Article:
Have a good Saturday.

 

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GC Myers- Night Comes OnThe post below from a few years back is very popular, receiving quite a few views each day. As I prepare to lead my annual painting workshop next week, I thought it would be appropriate to replay it here today.

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Whenever I am asked to speak with students I usually tell them to try to find their own voice, to try to find that thing that expresses who they really are. I add that this is not something that comes easily, that it takes real effort and sacrifice. The great poet e e cummings (you most likely know him for his unusual punctuation) offered up a beautiful piece of similar advice for aspiring poets that I think can be applied to most any discipline.

Or to anyone who simply desires to feel deeply in this world.

I particularly like the line: To be nobody-but-yourself -in a world which is doing its best, night and day, to make you everybody else- means to fight the hardest battle which any human being can fight; and never stop fighting.  That line alone speaks volumes and no doubt resonates with anyone in a creative field.

Take a moment to read this short bit of advice, substituting words describing your chosen discipline wherever the word poet (or a word describing poetry) is used, and see what you think– or feel.

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A Poet’s Advice To Students

(e e cummings)

A poet is somebody who feels, and who expresses his feeling through words.

This may sound easy. It isn’t.

A lot of people think or believe or know they feel-but that’s thinking or believing or knowing; not feeling. And poetry is feeling-not knowing or believing or thinking.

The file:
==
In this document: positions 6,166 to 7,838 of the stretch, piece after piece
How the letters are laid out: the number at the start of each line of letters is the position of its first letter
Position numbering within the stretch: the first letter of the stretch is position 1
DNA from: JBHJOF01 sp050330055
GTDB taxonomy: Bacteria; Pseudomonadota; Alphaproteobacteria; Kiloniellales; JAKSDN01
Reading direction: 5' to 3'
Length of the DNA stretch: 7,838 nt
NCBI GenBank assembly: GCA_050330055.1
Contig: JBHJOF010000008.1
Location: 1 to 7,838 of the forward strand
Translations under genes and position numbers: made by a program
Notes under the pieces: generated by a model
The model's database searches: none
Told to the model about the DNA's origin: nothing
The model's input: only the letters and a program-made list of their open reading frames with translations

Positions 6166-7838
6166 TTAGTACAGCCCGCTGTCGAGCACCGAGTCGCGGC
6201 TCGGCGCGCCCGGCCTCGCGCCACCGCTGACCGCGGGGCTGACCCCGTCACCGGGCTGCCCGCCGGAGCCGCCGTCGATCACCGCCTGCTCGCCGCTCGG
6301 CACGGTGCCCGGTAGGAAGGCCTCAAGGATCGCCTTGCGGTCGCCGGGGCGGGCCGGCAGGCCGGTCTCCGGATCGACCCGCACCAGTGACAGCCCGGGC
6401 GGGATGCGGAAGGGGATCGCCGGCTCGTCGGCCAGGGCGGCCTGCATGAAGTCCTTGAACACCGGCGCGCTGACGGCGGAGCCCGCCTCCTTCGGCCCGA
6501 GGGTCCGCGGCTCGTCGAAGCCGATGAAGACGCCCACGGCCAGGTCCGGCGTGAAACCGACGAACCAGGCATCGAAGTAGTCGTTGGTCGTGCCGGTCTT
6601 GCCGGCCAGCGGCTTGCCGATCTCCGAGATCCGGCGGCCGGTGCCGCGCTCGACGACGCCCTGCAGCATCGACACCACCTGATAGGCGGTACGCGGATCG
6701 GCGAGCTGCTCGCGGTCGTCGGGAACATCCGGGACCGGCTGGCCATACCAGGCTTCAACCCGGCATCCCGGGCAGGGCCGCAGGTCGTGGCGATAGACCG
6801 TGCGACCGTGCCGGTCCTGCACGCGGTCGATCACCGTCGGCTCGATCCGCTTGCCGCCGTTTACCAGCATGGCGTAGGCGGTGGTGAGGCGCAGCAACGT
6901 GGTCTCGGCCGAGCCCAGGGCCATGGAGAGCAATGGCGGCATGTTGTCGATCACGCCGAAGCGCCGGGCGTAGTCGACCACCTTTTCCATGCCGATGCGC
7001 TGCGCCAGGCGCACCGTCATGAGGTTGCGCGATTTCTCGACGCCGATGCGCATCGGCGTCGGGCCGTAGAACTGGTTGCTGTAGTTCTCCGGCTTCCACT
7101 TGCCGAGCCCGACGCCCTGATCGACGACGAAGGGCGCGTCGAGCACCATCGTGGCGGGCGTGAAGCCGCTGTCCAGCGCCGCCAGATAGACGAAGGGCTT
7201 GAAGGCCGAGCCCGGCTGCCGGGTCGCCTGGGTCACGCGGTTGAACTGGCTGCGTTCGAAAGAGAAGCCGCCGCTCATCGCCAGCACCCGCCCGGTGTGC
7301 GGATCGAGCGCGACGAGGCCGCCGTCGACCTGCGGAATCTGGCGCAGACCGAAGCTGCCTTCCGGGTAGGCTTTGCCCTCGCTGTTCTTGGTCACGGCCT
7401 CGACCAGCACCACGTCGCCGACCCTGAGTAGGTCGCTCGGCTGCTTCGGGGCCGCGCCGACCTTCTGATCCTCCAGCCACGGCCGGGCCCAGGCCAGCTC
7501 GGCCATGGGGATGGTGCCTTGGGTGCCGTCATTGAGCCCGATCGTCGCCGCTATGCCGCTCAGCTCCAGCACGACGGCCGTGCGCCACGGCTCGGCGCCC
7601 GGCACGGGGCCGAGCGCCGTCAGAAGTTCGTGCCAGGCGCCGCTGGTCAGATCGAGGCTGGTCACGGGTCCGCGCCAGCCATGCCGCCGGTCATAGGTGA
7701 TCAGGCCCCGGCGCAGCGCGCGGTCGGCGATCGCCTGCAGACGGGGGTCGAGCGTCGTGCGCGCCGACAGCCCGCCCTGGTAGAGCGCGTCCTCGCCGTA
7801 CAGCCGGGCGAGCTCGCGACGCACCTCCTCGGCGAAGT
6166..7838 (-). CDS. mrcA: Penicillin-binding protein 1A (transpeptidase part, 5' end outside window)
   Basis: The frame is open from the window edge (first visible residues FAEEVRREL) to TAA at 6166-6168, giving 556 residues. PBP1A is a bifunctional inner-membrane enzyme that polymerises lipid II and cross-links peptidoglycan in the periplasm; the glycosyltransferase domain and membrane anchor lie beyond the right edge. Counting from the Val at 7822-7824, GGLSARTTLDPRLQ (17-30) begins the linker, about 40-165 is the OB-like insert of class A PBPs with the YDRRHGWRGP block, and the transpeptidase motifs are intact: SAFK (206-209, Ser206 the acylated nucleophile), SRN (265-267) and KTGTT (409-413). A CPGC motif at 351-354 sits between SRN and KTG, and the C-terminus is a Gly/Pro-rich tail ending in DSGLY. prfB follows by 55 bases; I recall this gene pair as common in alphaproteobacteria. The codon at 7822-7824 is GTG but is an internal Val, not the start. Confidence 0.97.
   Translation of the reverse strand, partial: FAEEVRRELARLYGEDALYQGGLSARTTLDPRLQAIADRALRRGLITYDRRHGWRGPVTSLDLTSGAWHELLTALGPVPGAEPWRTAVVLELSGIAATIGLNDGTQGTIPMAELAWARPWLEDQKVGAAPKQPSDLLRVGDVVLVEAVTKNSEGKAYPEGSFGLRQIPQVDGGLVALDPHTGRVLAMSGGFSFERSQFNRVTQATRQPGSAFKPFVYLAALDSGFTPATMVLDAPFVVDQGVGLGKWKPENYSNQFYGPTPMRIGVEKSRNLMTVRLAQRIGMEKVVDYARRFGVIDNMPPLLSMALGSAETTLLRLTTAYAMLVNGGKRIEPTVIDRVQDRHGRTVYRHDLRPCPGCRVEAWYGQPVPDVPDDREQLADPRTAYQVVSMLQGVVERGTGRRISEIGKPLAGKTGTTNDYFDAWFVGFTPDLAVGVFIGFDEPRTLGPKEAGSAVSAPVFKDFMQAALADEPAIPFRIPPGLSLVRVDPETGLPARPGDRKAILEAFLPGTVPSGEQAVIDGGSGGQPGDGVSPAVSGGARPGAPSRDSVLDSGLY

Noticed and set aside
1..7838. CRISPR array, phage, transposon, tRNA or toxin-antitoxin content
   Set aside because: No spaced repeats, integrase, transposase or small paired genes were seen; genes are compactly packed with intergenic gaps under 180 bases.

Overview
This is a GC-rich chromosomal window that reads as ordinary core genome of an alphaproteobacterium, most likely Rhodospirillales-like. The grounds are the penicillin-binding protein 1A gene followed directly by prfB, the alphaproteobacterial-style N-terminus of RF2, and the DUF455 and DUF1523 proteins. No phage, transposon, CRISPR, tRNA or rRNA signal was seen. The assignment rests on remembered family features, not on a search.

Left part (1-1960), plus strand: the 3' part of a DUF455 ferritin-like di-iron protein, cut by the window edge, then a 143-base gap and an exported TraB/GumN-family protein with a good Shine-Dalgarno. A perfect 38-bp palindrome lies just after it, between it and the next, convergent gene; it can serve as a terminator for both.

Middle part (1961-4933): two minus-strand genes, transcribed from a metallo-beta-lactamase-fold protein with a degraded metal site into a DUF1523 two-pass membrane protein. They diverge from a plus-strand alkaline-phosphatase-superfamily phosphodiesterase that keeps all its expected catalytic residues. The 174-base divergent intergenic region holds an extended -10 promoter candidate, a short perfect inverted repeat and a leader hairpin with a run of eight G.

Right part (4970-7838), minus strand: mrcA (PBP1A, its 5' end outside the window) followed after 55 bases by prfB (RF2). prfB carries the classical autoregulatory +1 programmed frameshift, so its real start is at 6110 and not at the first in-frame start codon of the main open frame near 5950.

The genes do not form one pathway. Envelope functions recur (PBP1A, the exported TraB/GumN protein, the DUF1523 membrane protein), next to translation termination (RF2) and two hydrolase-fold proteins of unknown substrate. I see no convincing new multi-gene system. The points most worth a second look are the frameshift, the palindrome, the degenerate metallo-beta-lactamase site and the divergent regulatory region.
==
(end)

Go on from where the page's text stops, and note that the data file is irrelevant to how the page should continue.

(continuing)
Almost anybody can learn to think or believe or know, but not a single human being can be taught to feel. Why? Because whenever you think or you believe or you know, you’re a lot of other people: but the moment you feel, you’re nobody-but-yourself.

To be nobody-but-yourself -in a world which is doing its best, night and day, to make you everybody else- means to fight the hardest battle which any human being can fight; and never stop fighting.

As for expressing nobody-but-yourself in words, that means working just a little harder than anybody who isn’t a poet can possibly imagine. Why? Because nothing is quite as easy as using words like somebody else. We all of us do exactly this nearly all of the time-and whenever we do it, we’re not poets.

If, at the end of your first ten or fifteen years of fighting and working and feeling, you find you’ve written one line of one poem, you’ll be very lucky indeed.

And so my advice to all young people who wish to become poets is: do something easy, like learning how to blow up the world-unless you’re not only willing, but glad, to feel and work and fight till you die.